Reading’s worst kept secret finally reared its head last week when the Ministry of Justice (MoJ) confirmed the sale of Reading Prison to a private bidder.
The move had been ‘soft-launched’ over several months by Government in response to public questions in Parliament, nevertheless it was reassuring that the Minister of State for Justice felt so minded to give the Council prior notice of his decision, with a short note hurried out to us just seconds before a media statement was made announcing the sale.
I’ve subsequently been asked by a number of interested parties what the Council knows of the plans for the site by the Ziran Education Foundation, Reading’s Gaol’s new owners. The short answer is: very little.
The MoJ’s note to the Council talks of ‘best value for taxpayers’ money’, which I presume is code for the highest monetary value bid was successful.
It also talks of ‘an education centre providing some services to the local community, including a museum outlining the history of the prison and its link to Oscar Wilde, a community garden and exhibition space accessible to the public.’ On the face of it, some grounds for optimism there that the historical significance of Reading prison is at least acknowledged in the winning bid. Of course, the Council, along with Reading’s community, awaits the finer detail of this project and how the foundation intends to make its proposal commercially viable.
I say proposal, because while the sale of the prison has now been confirmed by the MoJ, there are still substantial planning hurdles to overcome for the winning bidder for any suggested scheme to come to fruition.
The Grade II Listed Prison sits in its entirety on the former footprint of the Reading Abbey complex, a Scheduled Ancient Monument. It was why when the MoJ, abruptly and without notice, shut Reading Prison just over 10 years ago, the Council moved quickly to adopt a planning document called the Prison Framework. It means there significant planning parameters which are fundamental to any future development on the site. These are designed to protect the prison’s historical, archaeological and cultural value, all of which are of national significance. Any proposals would also need to enhance the Abbey Quarter as a heritage and cultural destination, and it is also highly likely further archaeological assessments and investigations would be needed to inform any future development.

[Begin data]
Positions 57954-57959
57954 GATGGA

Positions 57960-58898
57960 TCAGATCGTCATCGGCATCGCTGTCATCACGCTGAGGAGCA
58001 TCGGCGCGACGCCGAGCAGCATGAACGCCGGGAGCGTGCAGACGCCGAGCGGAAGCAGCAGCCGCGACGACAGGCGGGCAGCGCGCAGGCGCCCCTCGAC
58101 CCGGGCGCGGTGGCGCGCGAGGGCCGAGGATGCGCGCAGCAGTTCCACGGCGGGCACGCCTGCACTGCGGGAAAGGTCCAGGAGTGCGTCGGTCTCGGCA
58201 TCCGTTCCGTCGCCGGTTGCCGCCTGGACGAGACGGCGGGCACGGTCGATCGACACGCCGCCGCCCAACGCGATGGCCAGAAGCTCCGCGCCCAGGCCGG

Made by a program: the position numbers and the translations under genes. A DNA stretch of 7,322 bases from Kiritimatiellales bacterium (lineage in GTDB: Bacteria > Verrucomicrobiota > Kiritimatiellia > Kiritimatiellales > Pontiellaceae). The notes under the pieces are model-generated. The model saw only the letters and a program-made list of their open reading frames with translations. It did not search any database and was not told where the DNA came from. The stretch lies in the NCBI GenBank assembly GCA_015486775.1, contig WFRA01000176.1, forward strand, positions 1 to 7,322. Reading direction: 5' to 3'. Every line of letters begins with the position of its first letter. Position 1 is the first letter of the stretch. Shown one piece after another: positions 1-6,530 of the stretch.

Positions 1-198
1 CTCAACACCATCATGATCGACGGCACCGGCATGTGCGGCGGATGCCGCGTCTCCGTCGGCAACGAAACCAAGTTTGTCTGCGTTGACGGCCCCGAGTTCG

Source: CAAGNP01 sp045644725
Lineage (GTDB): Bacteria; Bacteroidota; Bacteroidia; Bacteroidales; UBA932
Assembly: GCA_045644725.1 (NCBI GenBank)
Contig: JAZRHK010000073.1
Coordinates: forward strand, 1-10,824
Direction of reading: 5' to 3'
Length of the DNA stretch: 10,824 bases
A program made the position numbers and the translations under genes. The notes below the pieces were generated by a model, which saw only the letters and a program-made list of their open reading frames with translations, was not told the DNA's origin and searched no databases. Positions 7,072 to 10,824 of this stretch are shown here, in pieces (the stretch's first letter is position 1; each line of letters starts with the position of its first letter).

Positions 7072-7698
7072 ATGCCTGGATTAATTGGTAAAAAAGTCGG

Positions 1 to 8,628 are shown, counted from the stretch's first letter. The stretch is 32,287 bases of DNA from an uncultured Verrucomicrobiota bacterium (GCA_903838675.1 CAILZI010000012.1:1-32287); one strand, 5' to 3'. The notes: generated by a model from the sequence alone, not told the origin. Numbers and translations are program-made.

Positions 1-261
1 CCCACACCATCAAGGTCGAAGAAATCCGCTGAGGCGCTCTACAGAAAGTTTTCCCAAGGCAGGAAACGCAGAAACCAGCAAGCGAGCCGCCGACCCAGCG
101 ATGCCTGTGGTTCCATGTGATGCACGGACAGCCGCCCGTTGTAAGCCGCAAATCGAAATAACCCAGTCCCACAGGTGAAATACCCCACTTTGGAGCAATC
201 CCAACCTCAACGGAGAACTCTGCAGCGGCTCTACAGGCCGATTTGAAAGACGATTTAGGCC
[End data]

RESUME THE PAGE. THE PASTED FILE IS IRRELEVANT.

Throughout this process, and in developing its own bid, the Council always maintained Reading’s prison was a hugely significant site and the sale offered an opportunity to transform it into something truly unique to the town and the wider region. Whilst that bid will not be taken forward, we remain ambitious for the site and what community benefits it could bring to Reading.
We look forward to meeting with the new owners at the earliest opportunity to understand what that looks like. There will of course then follow the usual planning determination process, taking into account the planning parameters I mention.
It remains incredibly disappointing that more than a decade after Reading Goal was shut by this Government, we are still no further forward in understanding what will happen to the site. It has been an absurdly lengthy and unnecessarily chaotic process. You can’t help but wince at what it cost the taxpayer to mothball the site for more than 10 years.
We can only hope the end of what has been interminable process by the MoJ now marks the start of a new phase, where we can move forward in a constructive manner with the new owners.